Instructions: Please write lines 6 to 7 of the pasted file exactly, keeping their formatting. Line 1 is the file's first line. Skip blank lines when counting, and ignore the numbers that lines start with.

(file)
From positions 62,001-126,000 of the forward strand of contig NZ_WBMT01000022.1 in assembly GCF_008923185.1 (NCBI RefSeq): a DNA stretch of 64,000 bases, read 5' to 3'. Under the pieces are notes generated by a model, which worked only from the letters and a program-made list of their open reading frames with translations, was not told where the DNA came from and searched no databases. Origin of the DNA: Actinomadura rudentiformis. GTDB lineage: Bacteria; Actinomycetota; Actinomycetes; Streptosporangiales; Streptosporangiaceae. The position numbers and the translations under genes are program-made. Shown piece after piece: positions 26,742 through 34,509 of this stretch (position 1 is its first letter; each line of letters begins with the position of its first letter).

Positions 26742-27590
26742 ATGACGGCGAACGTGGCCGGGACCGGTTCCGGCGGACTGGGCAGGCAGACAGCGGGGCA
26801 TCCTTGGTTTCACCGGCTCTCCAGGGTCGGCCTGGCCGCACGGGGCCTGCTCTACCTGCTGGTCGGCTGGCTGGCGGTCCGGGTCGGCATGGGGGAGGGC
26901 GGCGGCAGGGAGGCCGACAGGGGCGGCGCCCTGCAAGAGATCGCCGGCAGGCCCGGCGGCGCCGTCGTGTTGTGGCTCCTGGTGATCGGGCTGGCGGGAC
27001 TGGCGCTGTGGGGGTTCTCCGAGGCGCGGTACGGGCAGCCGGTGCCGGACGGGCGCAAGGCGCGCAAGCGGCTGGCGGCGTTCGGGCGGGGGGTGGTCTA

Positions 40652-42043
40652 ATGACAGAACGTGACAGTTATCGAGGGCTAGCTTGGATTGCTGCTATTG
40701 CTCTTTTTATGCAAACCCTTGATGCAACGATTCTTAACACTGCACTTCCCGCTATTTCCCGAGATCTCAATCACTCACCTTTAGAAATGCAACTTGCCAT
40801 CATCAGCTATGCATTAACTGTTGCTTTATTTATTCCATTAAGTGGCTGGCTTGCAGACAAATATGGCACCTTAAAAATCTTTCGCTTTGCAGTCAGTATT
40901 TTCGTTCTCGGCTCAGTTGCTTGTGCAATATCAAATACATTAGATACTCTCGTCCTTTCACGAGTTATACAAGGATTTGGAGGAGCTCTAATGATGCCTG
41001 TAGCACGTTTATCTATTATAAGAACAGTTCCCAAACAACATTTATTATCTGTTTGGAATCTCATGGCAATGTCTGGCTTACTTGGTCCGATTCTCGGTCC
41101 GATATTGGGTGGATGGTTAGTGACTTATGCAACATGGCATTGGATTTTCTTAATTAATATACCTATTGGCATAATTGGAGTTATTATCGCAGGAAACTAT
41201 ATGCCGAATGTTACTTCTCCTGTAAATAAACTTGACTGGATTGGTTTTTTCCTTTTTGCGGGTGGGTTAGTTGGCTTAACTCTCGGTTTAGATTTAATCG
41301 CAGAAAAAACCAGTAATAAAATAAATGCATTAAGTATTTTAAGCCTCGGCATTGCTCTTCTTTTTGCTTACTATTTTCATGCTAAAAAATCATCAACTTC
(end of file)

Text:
27001 TGGCGCTGTGGGGGTTCTCCGAGGCGCGGTACGGGCAGCCGGTGCCGGACGGGCGCAAGGCGCGCAAGCGGCTGGCGGCGTTCGGGCGGGGGGTGGTCTA

Positions 40652-42043